FAQ: The Lord’s Supper


What is the Lord’s Supper? 

It is an ordinance the Lord Jesus Christ commanded for His church to practice by which He is remembered and celebrated with two symbolic elements: the bread and the cup.  This ordinance is commonly identified as “Communion” or “the Eucharist”, but it is specifically called “The Lord’s Supper” (1 Corinthians 11:20) or “the breaking of bread” in the Scriptures (Acts 2:42; 20:7).

What is the meaning of the Lord’s Supper? 

Jesus Christ took the annual Jewish celebration of Passover in Exodus 12 which celebrated God’s deliverance of Israel from 400 years of Egyptian slavery and applied it to Himself and His saving death on the cross.  The unblemished Passover lamb now represents the sinless Lamb of God  (John 1:29; 1 Peter 1:19; Revelation 5:12).  The blood of the slain lamb is now His own blood shed on the cross (Romans 3:25; Ephesians 1:7).  The roasted body of the lamb is His own crucified body on the cross (Matthew 27:26; Mark 16:6; Acts 2:36; Galatians 3:1).  The blood of the lamb on the doorposts is now applied to our hearts as Christ’s blood covers all our sins (Hebrews 9:14, 26-28; 10:22-23).  The deliverance of Israel from the death angel is now our deliverance from slavery to sin (John 8:34; Romans 6:17-18).

What do the elements of “the bread” and “the cup” symbolize? 

These elements come from the Passover meal that Jesus commanded His church to use to proclaim His death until He comes again.  The “bread” symbolizes His body which was given for us and the “cup” symbolizes His blood shed for the forgiveness of sins and our new covenant relationship with Him (Matthew 26:26-29; Mark 14:22-25; Luke 22:19-20; 1 Corinthians 11:23-26).

Do “the bread” and “the cup” impart some special grace from God? 

No, this is known as sacramentalism and the Scripture does not teach that a physical act can impart a spiritual grace.  The grace of salvation and Christian living only come from faith in Jesus Christ and the empowering ministry of the Holy Spirit.  The Lord’s Supper cannot impart the gift of salvation nor any special grace in the believer’s life.  It is a representative ordinance of remembrance (1 Corinthians 11:23-26).

How often should the Lord’s Supper be celebrated? 

There is no direct commandment regarding the frequency of celebration, but the early New Testament church modelled a frequent participation.  Scripture indicates their participation was “day by day” (Acts 2:46) or weekly “on the first day of the week” (Acts 20:7) or “when you meet together” (1 Corinthians 10:20) or “as often as you eat…and drink…” (1 Corinthians 11:26).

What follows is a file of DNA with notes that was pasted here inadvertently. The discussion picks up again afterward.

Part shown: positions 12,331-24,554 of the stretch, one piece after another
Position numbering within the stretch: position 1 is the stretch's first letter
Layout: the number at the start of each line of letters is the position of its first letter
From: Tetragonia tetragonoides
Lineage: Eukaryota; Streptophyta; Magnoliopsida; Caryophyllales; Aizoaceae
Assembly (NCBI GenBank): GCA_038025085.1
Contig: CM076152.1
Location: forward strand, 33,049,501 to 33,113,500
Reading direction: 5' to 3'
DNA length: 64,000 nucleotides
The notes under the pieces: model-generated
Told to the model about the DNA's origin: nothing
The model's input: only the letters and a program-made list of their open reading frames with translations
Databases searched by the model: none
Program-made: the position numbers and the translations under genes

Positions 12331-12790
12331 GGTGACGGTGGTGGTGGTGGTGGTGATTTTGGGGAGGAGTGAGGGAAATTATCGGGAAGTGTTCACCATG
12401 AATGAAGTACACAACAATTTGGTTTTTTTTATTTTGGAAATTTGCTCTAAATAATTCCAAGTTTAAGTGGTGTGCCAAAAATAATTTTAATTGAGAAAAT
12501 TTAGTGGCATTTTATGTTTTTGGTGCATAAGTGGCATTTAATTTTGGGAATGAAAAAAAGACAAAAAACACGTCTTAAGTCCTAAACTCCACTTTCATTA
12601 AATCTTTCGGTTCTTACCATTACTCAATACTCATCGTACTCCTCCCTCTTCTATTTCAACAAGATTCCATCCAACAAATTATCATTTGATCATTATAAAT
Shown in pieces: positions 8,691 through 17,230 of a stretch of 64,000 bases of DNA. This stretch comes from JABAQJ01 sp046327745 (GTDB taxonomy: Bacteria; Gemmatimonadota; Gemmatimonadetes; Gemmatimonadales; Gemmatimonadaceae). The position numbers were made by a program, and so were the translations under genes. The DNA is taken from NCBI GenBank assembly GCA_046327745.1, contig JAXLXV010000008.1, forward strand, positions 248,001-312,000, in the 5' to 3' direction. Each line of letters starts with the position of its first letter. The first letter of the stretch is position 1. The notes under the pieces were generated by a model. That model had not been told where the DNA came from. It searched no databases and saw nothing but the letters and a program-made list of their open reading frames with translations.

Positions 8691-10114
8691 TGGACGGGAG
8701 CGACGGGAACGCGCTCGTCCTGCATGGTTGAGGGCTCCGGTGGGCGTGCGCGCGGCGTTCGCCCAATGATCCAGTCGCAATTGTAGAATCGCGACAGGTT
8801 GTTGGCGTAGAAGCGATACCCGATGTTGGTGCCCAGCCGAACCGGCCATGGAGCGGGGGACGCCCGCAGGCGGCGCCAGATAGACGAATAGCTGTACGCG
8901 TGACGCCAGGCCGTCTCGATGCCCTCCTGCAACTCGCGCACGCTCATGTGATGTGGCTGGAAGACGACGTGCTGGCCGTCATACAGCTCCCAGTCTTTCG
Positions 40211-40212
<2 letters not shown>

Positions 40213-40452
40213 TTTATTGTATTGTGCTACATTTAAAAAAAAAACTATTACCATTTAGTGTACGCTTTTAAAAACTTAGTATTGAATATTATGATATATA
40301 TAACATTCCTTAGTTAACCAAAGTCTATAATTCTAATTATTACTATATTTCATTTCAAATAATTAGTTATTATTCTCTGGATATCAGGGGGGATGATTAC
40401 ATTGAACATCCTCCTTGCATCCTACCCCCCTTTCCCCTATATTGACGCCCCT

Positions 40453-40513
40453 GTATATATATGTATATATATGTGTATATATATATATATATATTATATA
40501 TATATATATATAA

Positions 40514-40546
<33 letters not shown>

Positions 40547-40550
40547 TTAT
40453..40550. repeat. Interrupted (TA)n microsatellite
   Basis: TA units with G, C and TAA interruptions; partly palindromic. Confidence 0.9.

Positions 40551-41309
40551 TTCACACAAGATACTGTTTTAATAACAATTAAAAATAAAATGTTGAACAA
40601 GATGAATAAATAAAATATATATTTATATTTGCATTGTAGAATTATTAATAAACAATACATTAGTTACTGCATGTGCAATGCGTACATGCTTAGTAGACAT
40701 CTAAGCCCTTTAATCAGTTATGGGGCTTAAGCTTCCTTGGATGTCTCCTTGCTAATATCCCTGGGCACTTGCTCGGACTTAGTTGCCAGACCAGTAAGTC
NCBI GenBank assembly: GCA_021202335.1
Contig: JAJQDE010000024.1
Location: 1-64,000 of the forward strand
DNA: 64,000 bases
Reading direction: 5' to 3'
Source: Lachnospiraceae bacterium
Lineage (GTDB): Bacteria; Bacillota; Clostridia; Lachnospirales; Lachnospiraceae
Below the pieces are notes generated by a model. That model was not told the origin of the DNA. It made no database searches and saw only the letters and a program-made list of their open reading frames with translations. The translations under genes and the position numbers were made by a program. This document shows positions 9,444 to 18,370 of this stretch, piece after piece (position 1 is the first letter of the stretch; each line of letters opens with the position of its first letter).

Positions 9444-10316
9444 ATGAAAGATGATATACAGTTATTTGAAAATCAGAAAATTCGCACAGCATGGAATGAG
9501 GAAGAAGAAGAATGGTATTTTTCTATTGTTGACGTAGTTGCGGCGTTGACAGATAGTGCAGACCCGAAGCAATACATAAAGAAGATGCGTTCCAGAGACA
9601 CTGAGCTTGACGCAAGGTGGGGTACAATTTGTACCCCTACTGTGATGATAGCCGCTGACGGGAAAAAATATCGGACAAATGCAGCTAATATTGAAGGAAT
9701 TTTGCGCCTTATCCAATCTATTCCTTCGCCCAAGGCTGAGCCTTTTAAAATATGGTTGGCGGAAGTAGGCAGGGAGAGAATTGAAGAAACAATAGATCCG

Who can participate in the ordinance of the Lord’s Supper and are there any expectations? 

The Lord’s Supper is available only for believers who have established a relationship with Jesus Christ by faith and followed Him in baptism (Acts 2:41-42).  God does not want anyone to participate “in an unworthy matter” and potentially face His discipline which included weakness, sickness, and even physical death (1 Corinthians 11:27-32).  Self-examination and a careful remembrance of His death for us are expected when participating in this ordinance (1 Corinthians 11:24-25, 28).  A person can participate unworthily in the following ways:

  • Not being a genuine believer in the Lord Jesus Christ
  • Allowing their participation to be mindlessly ritualistic
  • Treating the ordinance lightly just as a meal without its proper meaning
  • Believing the ordinance can impart salvation or merit to one’s life
  • Not addressing sins toward God or others (1 Corinthians 11:18-22)

The Lord’s Supper provides believers an opportunity to worship the Lord by commemorating the act of Christ’s sacrificial and substitutionary death which delivers all who believe in Him.  This ceremonial meal (“the bread” and “the cup”) encourages us to do four things:

  1. To look back and remember Christ’s finished work on the cross for the forgiveness of our sins.
  2. Ro look around and rejoice in the truth that Jesus Christ made us “one” and “we all partake of the one bread” together (I Corinthians 10:16-17).
  3. To look within and examine how we are addressing our sins in our relationship with Jesus Christ.
  4. To look forward as we “proclaim the Lord’s death until He comes” (1 Corinthians 11:26) when the Lord will eat and drink it new with us in the Father’s kingdom (Matthew 26:29; Mark 14:25).

Updated 8/2016